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THE COLORED CITIZEN,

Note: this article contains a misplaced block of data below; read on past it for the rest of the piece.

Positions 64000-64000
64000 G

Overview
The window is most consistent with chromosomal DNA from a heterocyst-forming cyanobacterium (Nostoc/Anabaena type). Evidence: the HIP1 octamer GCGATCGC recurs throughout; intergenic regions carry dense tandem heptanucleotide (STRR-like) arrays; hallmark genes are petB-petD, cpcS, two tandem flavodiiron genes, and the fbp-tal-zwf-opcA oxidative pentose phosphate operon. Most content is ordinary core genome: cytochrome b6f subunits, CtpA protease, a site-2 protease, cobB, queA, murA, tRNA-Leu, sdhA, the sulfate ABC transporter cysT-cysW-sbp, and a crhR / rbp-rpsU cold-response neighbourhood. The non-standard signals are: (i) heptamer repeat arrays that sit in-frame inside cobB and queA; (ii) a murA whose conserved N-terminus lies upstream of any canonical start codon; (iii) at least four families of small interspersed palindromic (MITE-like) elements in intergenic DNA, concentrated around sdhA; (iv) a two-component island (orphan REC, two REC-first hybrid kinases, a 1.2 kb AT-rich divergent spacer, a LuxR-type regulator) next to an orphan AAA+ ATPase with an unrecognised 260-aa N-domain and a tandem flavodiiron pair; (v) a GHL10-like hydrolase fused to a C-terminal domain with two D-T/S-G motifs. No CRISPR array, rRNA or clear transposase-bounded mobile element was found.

orri.e No. 37IN. M UIN.W arsr. vocal and xersonat. pMea noa lika da COLORED CTIZANA. -A Daly Dago. I want your paper. Be sure to send it.-T. J. Hamner. For shoes go to Clarke & Frank, Montana Shoe Co. That's a fine paper. Send it regu larly.-Albert Sidney. I think your paper is "all right." jE .E. awkins. Seattle. Don't talk paper to me. I'm not in politics.-Hoo. T. C. Power. "We feel tired. But we'll be up again."-Defeated Candidates. I like your paper first rate. Here's my subscription.-H. F. Galen. Don't fail to send me the CITIzEN every week.-Hon. John Horsky. Send me two copies each week. Its good reading.-W. F. Whitaker. A wise man changes, but a fool never.-Rev. Cushingberry, Butte. I didn't mind being beat, but I hated to be black Balled.-Dr. Rockman. It is a good paper and ought to suc ceed.-John R. Ogelsby, Townsend. The CITIZEN is ably edited. It de serves success.-Judge W. W. Hunt. It suits me. It's spoken well of by men of good judgment.-It. J. Lucas. Send it to my house. The folks are fond of a good paper.-W. E. Norris. I see you are stirring the people up. It's a good paper.-Gen. J. S. Harris. Send it to me regularly, I like it. Here's your cash.-Col. R. A. Haw tins. It merits the numerous compliments received on every hand.-Wm. Hys. kill. Your paper pleases me very much. Send It out regularly.-T. G. Woods, Augusta Go talk to the other banks for a card and then come to see me.-A. C. Johnson. That restaurant keeper has a law suit on his hands from me sure.-Del mas Peirrie, Basin. Your paper is all right. It's ably edited and is doing a good work. Hon. A. J. Seligman. I'm here looking over your city. Bay, these paved streets look nice. W. N. Easton, Butte. Miss Clara Crump, the organist, is a talented young miss and acquits her ilf creditably.-Visitor. The CrrizE is a most creditable paper, outspoken, fearless and ably edited.--Capt. 8. A. Swiggett. The ladies are much pleased with the Crrizsm. We shall do all we can to help it along.-I-. .. Geo. M. Lee. Put me down. The boys say it's a dandy. I can't read but I'll get some one to do so for me.-Henry Davis. I am hunting for my paper. Send it to the U. 8. Assay Office. I hear It's a heavy weight.-Al, Marshall. "What ,was the colored population of Montana by the national census of 1800 ?-Reader." It was 1,490 (Ed ) The CrrIIZE looks well typographic ally and is ably edited. You have my best wishes.-Lt. Gov. A. C. Botkin. We think the central committee should have put a colored man on the campaign committee.-Colored Citi zens. A move in the right direction. New, well finished, tasty, showy and read able, it calls for cash down.-E. G. Cole. Is it a fact, Mr. Editor, that there are places in Helena where colored citisens are refused accommations ? Subscriber. I'm delighted with your paper. My customers say its lively, newsy and well edited. Here's my subscription. Mrs. Mollie Millen. It's just what we need. I like its plain outspoken manner of hadtillng persons and things. Here's a dollar and my best wishes.-B. P. Hooper. Our ice cream festival and candy pulling at the church last week was well attended and we had a good time.-St. James A. M. E. Church. I've got a nice place for the boys to loaf. I keep all the papers. See? Your paper gets there with both feet. See ?-W. J. Burnett, Manhattan Club. The St. James A. M. E. church will have a campaign dinner and bazaar on the 5th and 26th of this mouth. All are invited.-Mrs. Rev. J. P. Wat son. My name was used in the recent convention without my consent. I am a druggist not a politician.-J. B. Lockwood. '"Can you tell me how many of the eight legislative nominees of Lewis and Clarke county are accredited to each of your senatorial aspirants ? Quis." Each one claims the entire eight. (Ed.) You are respectfully invited to at tend a grand ball given by the "Hel ena" Boys at the Ideal Hall, Wednes day, September 19th.-H. M. Scott, pesident; M. G. O'Brien, secretary; Leatherberry. r- When you need any job printing ring up Ross & Prank, telephone No. 9. You hit them hard. It's the beat paper in Helena.-Judge F. P. Sterl ing. Haven't time to talk, but The Citi zen is all right.-Hon. T. H. Klein schmidt. It's the best paper that comes to the house. I read it all through. Blanche Woodcock. I am glad to see our people are opening their eyes in the west.-John B. Williams, Miles City. The CrrIZeN is a readable, newsy paper. Every little helps so mark me paid.-C. P. Van Wart. I.'s just what our people need. It will do us lots of good home and abroad.-John E. Carpenter. You are getting out a good paper. It Interested me so I read It all through.-Judge C. Hedges. The Mountaineer, one of the best papers in the state, is not muzzled and speaks Its opinion fearlessly. It knows no color line. Several communications were re ceived too late for insertion. All matter from abroad must be delivered by Friday noon.o Your paper is highly spoken of by all the patrons of my shop. It makes me feel happy to see it such a suc cess.-Phil. Simmons. It's spoken of highly by those who are good judges. I'm very well pleased with it. It isn't afraid to speak its opinion.-Geo. M. Lee. The fact is, as I view it, your pub lication is the leading one in the state for good sense, snap and good cheer.-John S. Miller. Here's the cash for my paper. It's good. Yes, I've got some fine pros pects and claims and hope to strike it rich soon.-W. A. Tucker. I am well pleased with your paper. I'll take a few extra copies to send around in the interest of the capital. -Mrs. G. W. Alexander. I like that paper. It's home made. The editorials are well written and spicy. Call over to the store for your subcription.-R. H. Kleinschmidt. It's great. It can't be beat. Some one over to the club borrowed mine, and I haven't seen it since. Thanks, I'll read it when I go home.-James Collins. That man Mitchell don't represent us people of the First Ward, and I want the people to know it. I am going to put him out of our club.-An derson Frazier. Just what we want. An organ of our own. A mouthpiece for our peo pile. I like its bold and manly way of handling matters. Here's my cash. Rev. J. P. Watson. I am much pleased with your paper. You handled Mitchell just right. Such a fellow misrepresents your peo ple. Here's cash tor two subscrip tions.-Jacob Loeb. That paper of yours is well gotten un. You handle thines without gloves. Oh, you have one of your own ;that's all right. I was going to ofer you mine.-Duke Dutriuelle. Just got time to hand you my sub scription. Everybody says the Clti zens is all right. I'm highly pleased with it. Say, you must keep it going the year round.-Miles York. The COLORED CrrTzEN of Helena is a neat little publication, and Editor Ball deserves credit for his pluck in starting a paper in a town that has no love for a colored man.-Missoula Democrat. Though differing with you politic ally, I congratulate you upon the bright, newsy and ably edited paper you have started in the interest of our people. You have my best wishes. J. EW. Clarke. Say, why don't you Helena people send papers all over the state like Anaconda? I saw more COLORED CTr IzENs through the towns I passed than all the other Helena papers put together.-Tourist. They tell me your paper goes all over the state. Put me in a card so the people will know where to stop when they come to the city. Yes, I keep furnished rooms at 116 Jackson street.-Mrs. V. Taylor. Your paper is full of good matter. The editorials are spicy and able. "Sunshine and Shadow" is a gem. I hope you will make a financial suc cess of it as it is a deserving enter prise.-Leslie Sulgrove. I can beat the world enameling. When I get through they are the same as a looking glass. Yes, they keep me pretty busy. Leave some of your papers for me to sell, there is a big demand for them.-John Croft, Granite block. What's the matter with you ? Well, that alters the matter. I gueem you are right about the old gentleman not having time to leave his business to chase around the country after stiffs. Is he that all ? You did exactly right in pulling him off. Come, take a cigar. -A. J. Craven. I've learned a great deal from ab sorption and contact. I'm looking ahead. Perhaps I may go to Wash ington City some day. The Governor and I think your paper is all right. Here's your cash. I will' do all I can for you. -John W. CarmichaeL We had a fne time hunting and fishing on the Blackfoot. A special will bring back the game. We gave the fish to our friends, Mesdames Jas. Crump, Wm. Rideout, and Alice Palmer; Meaers. Wilson, A. Palmer and others. I tell you we've got to get rid of these fellows who drink so much whisky, lay arund and fire of their mouth so much. They don't repre sent us. You didn't handle that fel low Mitchell half hard enough.-Jack Robinson. She's a hummer. You ought to hear the puffs the people give it. That piece on whisky and cigars strikes the nail right on the head. That's a plain picture you show of that fellow we put out the convention. -William Woodcock. That paper of yours is the talk of the town. The boys like it because there arn't any strings to it. I had to give my paper to a friend, he was so well pleased with it. Thanks, I will read it when I get home. M. O. J. Arnett. The CrrITIZN is a paper we should all feel proud of. It is an outspoken race organ, and isn't afraid to talk. The people over at the club think it's great. Here's my subscription. It takes cash to run a paper.-W. R. Dorsey. Why didn't you come to me ? I could have told you a whole lot more about Marion Cooper. He knows me well and could have got all he wanted to eat and drank at my house. That isn't what's the matter. He failed in getting a privilege at the Fair that he wanted so he set out to knife the town. He don't call for anything and don't control his own vote. Your paper suits me exactly. It isn't afraid to talk, and that's my style of business. I'm doing all I can for you. Every body likes it.-James Crump. sewre,. l. me a«bs. o*tu Aft . IUUlrlICATI NL Editor of Co.oRoD CrrTIZN. Burnc, Mont., Aug. 81.--I learn with much pleasure that there is to be a weekly paper devoted to our interest started in Helena. I am truly glad to hear this and trust the report is not all talk, for we are in need of a paper wherein we may express our feelings and desires. I learn that the Cow.LoD Crrizax will endeavor to reach the household of every colored family in Montana. And the aim of your paper will be to influence every colored man in our state to vote for Helena for the capital. This is a move in the right direction, Mr. Editor, for our people will be lead by their own color. In this move you shall have my hearty co-operation. I say Helena for the capital. Very respectfully, Ray. CHAs. CuNsaNonEanY. To the Editor of the Standard : In the issue of your paper Sept. 6 the colored people of this city take me to task for the article which ap peared in -,Z oLr, UrrIsm, pun lished in Helena. I confess to having written to the editor of Tax CoLORED Crnrsz the letter as published, but when I wrote him it was with no pur pose or idea that it would be publish ed. It was but my private views, and preference for Helena for the capi tal. I did not claim to represent the wishes or sentiments of any one but myself, much less the wishes and sen timents of my people here or any where else. I claim the right of free thought. I simply exercised my right in the said letter, and had nothing occurred since-to change my views I would still hold to the same ; but being recently informed upon good author ity as to the shabby treatment the colored people , have, and do, receive in Helena, being practically excluded from public places and society, I hon estly think, in the light of this new information that I have received, that Helena is not the place for the state capital for my race and people. Hon estly believing this, and knowing that the colored people are not discrimi nated against on account of their color in Anaconda, I shall vote for Anaconda for the capital and recom mend my people to do tne same. REV. CHAs. CUsaMNGUaRY. omi g . ibar eels *etruep. .a,.. .of mil NMSTFFICL lu Few Equals aps err. The administration of Postmaster Clewell will go on record as the most eficient and satisfactory yet given to the citisens of Helena. He himself a man of sterling business qualities, ever eager to do the very best, has gathered about him a corps of assist ants able, painstaking, affable and ever anxious to cater to the wants of an exacting publi., who vie individu ally as well as collectively in giving the public an ideal service. Hence it is that the reputation of our ofce stands number one not only at home but abroad. The service here com pares favorably with that of the most effcient metropolitan centers and rare or ever is it that the most exact nag have even a semblance of an excuse to find fault for cause real or A LIVE PAPER NEEDED. TI.i S MILL MICI AVIER SBETIrlN IF Tf fTATL IN THE INTEREST OF HELENA. f't "th maad Fas ud Figm ls. IsHis. There is a crying demand from hamlet, cross-roa4 and shack for Hel ena's side of the case. True, the cap ital committee is leaving no stone un turned, but their noble efforts should .be supplemented with a live, vigorous and ably edited mouthpiece that shall unfold to thousands living fn remote localities Helena's claims and merits for the permanent capital. This is necessary not only to primarly give facts, figures and details to those un familiar with our unsurpassed quall fications, but there is urgent need to rebut foul falsehoods that are studi ously and systematically spread broadcast in every nook and corner of the state by the Anaconda Stand ard. There is no use shutting our eyes to the urgency of speedy and ef fective action in th matter. Our opponents are winng votes daily because only their side of the case is being presented to the masses. We have the merits of the case on our side, but that goes for naught unless properly presented and made known to voters. Anaconda is alert and her able mouthpiece is found in even the remotest sections of the state, while Helena is totally unrepresented. Let us be up and doing, and without de lay launch, put in operation and dis tribute to every neighborhood in the state a live paper that shall clearly and forcibly lay before the people reasons, facts and figures so incon trovertible that not even the well formulated falsehoods of the Standard shall be able to neutralize them. The time for action is short, so let the project be rushed to consummrtion. subser . f e OtUA..n. Onlp At o.. IM'T 1M IIU IINoCE lUl TE11 le irLak aw webr. Thbre he saw Ig Fia, WFm ia The heavy man of the Basin Times, who is evidently a back number, in a recent Issue of his valued paper de livered himself of a very labored effort on "Helena's water supply." We are not Informed as to the value of hip expert testimony on "water," but we have our opinion. His article is too long and tedious to reproduce so we simply clip the following lines which give the gist of the whole. He says: "The writer has'een the time when Helena was twice almost destroyed by ire simply because there was no water at command to extinguish the flames. He has seen the time when dust fol lowed wagon wheels in crossing the Prickly Pear on the road leading to the valley. He has seen the time when Ten Mile creek did not carry sufficient water for the few head of stock that ranged in its vicinity. He has seen the time when water faucets on the east side of Helena's Main street were clogged up with dead bugs and flies and worms. He has seen the times when the water companies post ed and published notices forbidding residents to use water to sprinkle yards or to use it excepting for domes tic purposes." The readers of the Times know bet ter than we what weight to attach to this dissertation on water by its anti quated editor. Whether he spends much time now in search of pure water and is a judge thereof is also best known to them. But there is a serious doubt In the minds of many as to the frame of mind or mental strain he labored under when he years ago saw fles, worms and snakes in our water as he was carted off by the bull-teams of thwe days "when dust followed wagon wheels in crossing the Pridkly Pear." We suggest as a hu mane act that the capital committee bring this editor, who has not been here for these many years, to our superb city, now well supplied with pure water and good whisky, in a special train limited to a short stay. oily so ene fr as emepoed AW." of ae 'M.... I*ub to.. To the Editor of Tae COLORED C1rrtM. BILLINGS, Mont., Sept. 13.-Sir: In common with others of my people sit uated in the eastern part of the state, especially in the thriving town of Billings, we hasten to express our thanks for the successful launching of so bright and energetic an organ as Tun COLORED CITIZEN promises to be, and while giving vent to our pleas ure would also like to inform the res idents of the "Queen of the Rockies" that we are wide awake to the nece sities of the times and that the col ored citizens of Billings are ever on the alert to a.ke the most of their opportunities. We have several men of color occupying lucrative positions of trust who own their own homes and are fairly in the pathway of afu ence. In the van of that number stands the family of Mr. Walker Browning. The accomplishments of the mother and daughters are a credit to the community in which they re side. Iu Miss Lulu Browning, Billings boasts of an accomplshed musician. The popular tonqorial artist, J. Hall and wife, and the urbane Col. James Baltimore and wife, are also valued members of our community. Mrs. R. B. Brooke is an accomp lished lady, and duty co home, com bined with natural modesty, keeps a bright intellectual light "hid under a bushel." In political affairs we have cut quite a swath with delegates to city and county conventions, and the Afro American South' Billings Club is quite a factor in shaping the po. litical destinies of aspirants. Its ex ecutive ofcers are the following well known and affable gentlemen: Walter Browning, p dent; H. M. Smith, secretary; B. B. Brooke, chair man of executive committee. On the capital question they are very evenly divided, the majority possibly favor in Helena. It has a membership of so you will see that in the fertile valley of the Yellowstone we are try ing to keep up the high standard of true and loyal citizenship. Respect fully, B. B. BUooKx. auwa.jb.s M s ca.s.e oniy tpy .a. sUmw Ime lar Csmmiear.e WrIs . National Labor ommisiloner Carroll D. Wright was born in Dunberton, N. H., on July 3, 1640, and wa studying law wh he the war bee out H enlist ed in the lFourtsth New Bampshire regimet of whid e he buaemm colonel in 1864. . speteesd lhis pooa for sermal yeans em the ment to Mam hshme, wherm b ws elected to the some smate 1o 1811 md was swlg to tat body whenm anpate ehdc c the sate breau t stealslMs t labt, an ooe wM.ih he le or IS yeagms The atiloa lbreas labre wm .mbih d i 188,4 and Colonel Wdght was elect ed as its tet omalamIaamw. Tim. Psediau waebs. Prom a knglish flrm to the oomed vies presidenmoy the P1llmnm Palace r company is te s stp thus fr tauk by The sm L. Wlekse, whose amie war po belore the pubili S. comfmm or Georg.e M. Pall man in M.ab-l r t In Chti eagaMr. Wiokes was bars In Lulcee trablre bagland, 0 yeaus a. 186 be came to Amae.l asd or two year TasOM I. VmIa ived in Canada. Then he eresed the border to the Unlted States 1nd i8 entered theemploy od the Pllma eaom pany. Hi first engagement was In the capacity at mstant to the ticket agent at ast St. Louis, Ill. This wa a very modest beginnag, but his advanoement wae rapid, and is 188 he was elected seaood vice president sad was placed to sharge of the operatng departmet Ns A..f Is. s r Dws. A Brooklyn ma h invnted a bal let proo cost that he wear and allows rlSemen to shoot at He is W. J. F. Leoward, a etairbuilder and an all round It S ventor. He IL about 40 year old, is a native t New Jerae and lives In Brooklyn. "My shield," he say, "is 17 tInhes long, 15 Inbhse ' wide d 1d Sches thick. The material is a -Iaia's ýI .a combination of eotton, wood, wool and felt trosted cbemically. There is no steel, copper, bres, nickel or any kind of metal plate n Itt Thee are three plates at the comr posties in the shield at a little d ea aged fuom eah a who Is if oauoUlS p Wa WW ta4 b slsapsla aý fa I~l rabr ow4e 006 £JUI OIegab ad Is bhr do arlt .ad proltl lv - fa w .yiN .mycoe d ado Zang _ Is aal is yd . is a wn 4 mod.u tk fa aki n ho L bs a dot. the same J t s dowwMw vo wwham 6.6U , me a . dO D A ND Slot Sas d m fr tivi Aa *Mm tau. w~r r Irlr boob ar psdssr s sss dap to u d Lq r wtr !orrltsr, sp The mly fs fa oo are tsfsL Thm gise nbdbmm am dew no rids d a IrL IIl SlilN l llA . ONLY PIFTY CENTS. HELENA FOR THE OAPITL LET BVERIVnOSV SUOesals. The OolaarD rema b1I a new fe ture of journalism in Meatasa. It will be ably edited aUl conductd. It has entered the raig to fght the wap ital contest to a Alih. It will not take oftthbe g.l,. -,- ..,w.s . knocked out. Let every citisa sub. scribe. Bend names or leave adrems at our obce. Cozr om Czrasan Pueam Co. 187 N. Main St. J. W. KINSLEY. ATTORNEY-AT-LAW. DENVER ILK. nHELNA, MONT. DR. M. ROCKMAN, Physiioan and Surgeon. Special attention rtven to ladIe' dieaaese; aeo elto-urinary ad private disease. Once-Toot of Broadway Helena. Fnmished Rooms by the Day, Week or Month. MRS. V. TAYLOR, IIS JACKSON ST. Helena, - * Montana. The Largest, Beet. Equipped FiIMliB ElIlUSIiEIT IN TE1 WEST Is THAT OV Ross & Frank It~Wa a, nea*T . MINING COMPANIES SUPPLIED WITN STOCK CERTIFICATES, PAY ROLLS . . . TIME SHEETS, -. And everything needed. Mall order promptly attended to.